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With rising medical costs it is a must to buy a health insurance. A health insurance policy is a policy which covers your medical and hospitalization expenses.

There are two types of health insurance – An individual cover and a floater cover. A floater is a cover for more than one individual or the entire family with different options like two adults and two children in one policy or one adult and one child under one policy etc.

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Does your policy have the following features?

All these features vary from company to company.

Pre-existing exclusion:  A pre-existing disease is the one for which the patient has already received a medical advice or treatment prior to enrollment into a new health policy for example diabetes, blood pressure, etc. A pre-existing exclusion means the number of years for which your pre-existing diseases will not be covered. It mostly ranges between 2 to 4 years.

The lesser the waiting period the better is your policy.

Co pay: At the time of claim there may be a proportion which has to be partially borne by the insured. It is preferable to have no co pay at all. In the event of a higher claim the amount which will be needed to be borne by the insured can be huge. For example if you have a 80: 20 system then insurance company will pay 80% of the claim cost and 20% will have to borne by the insured in spite of having a cover which is good enough to cover the entire expense.

If your policy has no co pay then it is much better.

Sub limits: Insurers insert a cap on room expenses, doctor fees, etc. This means the company will pay only to the extent of the cap and beyond that the insured will have to bear the cost.

If your policy has no sub limits then it is much better

Exclusions: Exclusions is a list of diseases which will not be covered under the plan. It is very important to pay attention to this. To decide on this parameter you can compare few policies and choose on the one with limited exclusions. For example the most common exclusions are cosmetic surgery, weight loss program, adult dental care, etc.

Disease waiting period: Some diseases have a waiting period after which they get covered under the policy. For example some companies have waiting period for cataract, hernia, etc for two or more years. The lesser it is the better it is.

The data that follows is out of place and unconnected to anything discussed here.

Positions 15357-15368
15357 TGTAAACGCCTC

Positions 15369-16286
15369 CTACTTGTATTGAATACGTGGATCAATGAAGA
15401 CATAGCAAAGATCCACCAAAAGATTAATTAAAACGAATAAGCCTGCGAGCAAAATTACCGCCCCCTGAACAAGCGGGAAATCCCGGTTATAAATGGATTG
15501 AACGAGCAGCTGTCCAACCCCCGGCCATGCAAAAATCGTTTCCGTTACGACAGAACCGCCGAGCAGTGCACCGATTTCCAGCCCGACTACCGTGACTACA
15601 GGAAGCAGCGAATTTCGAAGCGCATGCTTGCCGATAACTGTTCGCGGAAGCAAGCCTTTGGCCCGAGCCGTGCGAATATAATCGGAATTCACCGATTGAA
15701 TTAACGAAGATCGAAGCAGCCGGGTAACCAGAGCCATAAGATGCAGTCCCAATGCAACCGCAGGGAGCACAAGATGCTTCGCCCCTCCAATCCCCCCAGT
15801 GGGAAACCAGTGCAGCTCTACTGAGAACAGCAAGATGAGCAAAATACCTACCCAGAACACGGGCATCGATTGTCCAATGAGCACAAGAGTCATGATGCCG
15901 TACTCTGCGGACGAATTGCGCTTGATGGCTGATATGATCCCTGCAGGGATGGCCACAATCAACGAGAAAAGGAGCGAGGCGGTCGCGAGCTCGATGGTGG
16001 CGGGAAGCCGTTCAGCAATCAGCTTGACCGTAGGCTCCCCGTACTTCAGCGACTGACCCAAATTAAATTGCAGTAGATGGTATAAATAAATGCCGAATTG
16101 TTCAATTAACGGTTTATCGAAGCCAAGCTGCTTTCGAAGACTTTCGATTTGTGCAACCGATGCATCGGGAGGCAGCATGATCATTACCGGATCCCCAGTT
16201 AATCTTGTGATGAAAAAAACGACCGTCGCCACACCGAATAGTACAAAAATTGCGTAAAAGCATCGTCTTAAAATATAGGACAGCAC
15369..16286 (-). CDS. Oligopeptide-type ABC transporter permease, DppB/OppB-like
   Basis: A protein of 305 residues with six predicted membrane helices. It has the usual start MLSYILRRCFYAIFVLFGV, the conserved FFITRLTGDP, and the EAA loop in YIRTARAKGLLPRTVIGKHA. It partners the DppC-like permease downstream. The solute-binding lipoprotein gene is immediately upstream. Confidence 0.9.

If your policy has no waiting period or a minimum waiting period then it is better.

Disease wise capping: For some diseases there is a cap for example a cap of Rs. 1 lakh on a particular disease. Thus even if you have a sum assured of Rs. 2 lakhs the company will reimburse only Rs. 1 lakh.

If your policy does not have disease wise caps it is better.

No claim bonus: For every claim free year you receive a percentage increase in your sum assured. This depends from company to company, and is likely to be capped at a maximum level.

If your policy gives a good no claim bonus that would give you the benefit of an effective higher sum insured till you make a claim.

All the above features need to be looked at in total and not in isolation.

Premium

The premium increases with age. Mostly insurance companies have age bands for premiums. The premium gets decided based on the age of the eldest family member in case you choose to use a family floater. Therefore if you have a separate individual cover for an older person, it may help with lower premiums. Similarly is someone has diabetes or any other existing disease which will lead to higher premiums due to loading, then again it may be better to buy an individual cover for that person.

A lower premium always does not mean that you have chosen a good policy. Do look at the cost aspect but do not ignore features.

Last but not the least,

Do go through the policy wordings to get to the fine print because going through the policy brochure may not be enough. Remember, health insurance products keep getting better, so see if you have the most appropriate solution every few years.

Image credit: support.bajajallianz.co

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The cost of education is increasing at a rate faster than normal inflation. Do you have enough for your child’s education? Are you aware of the best options for doing so? Do you have to sacrifice your other goals for achieving your child’s education? Read the article by Vishal and do comment how you are planning your child’s education.image-0001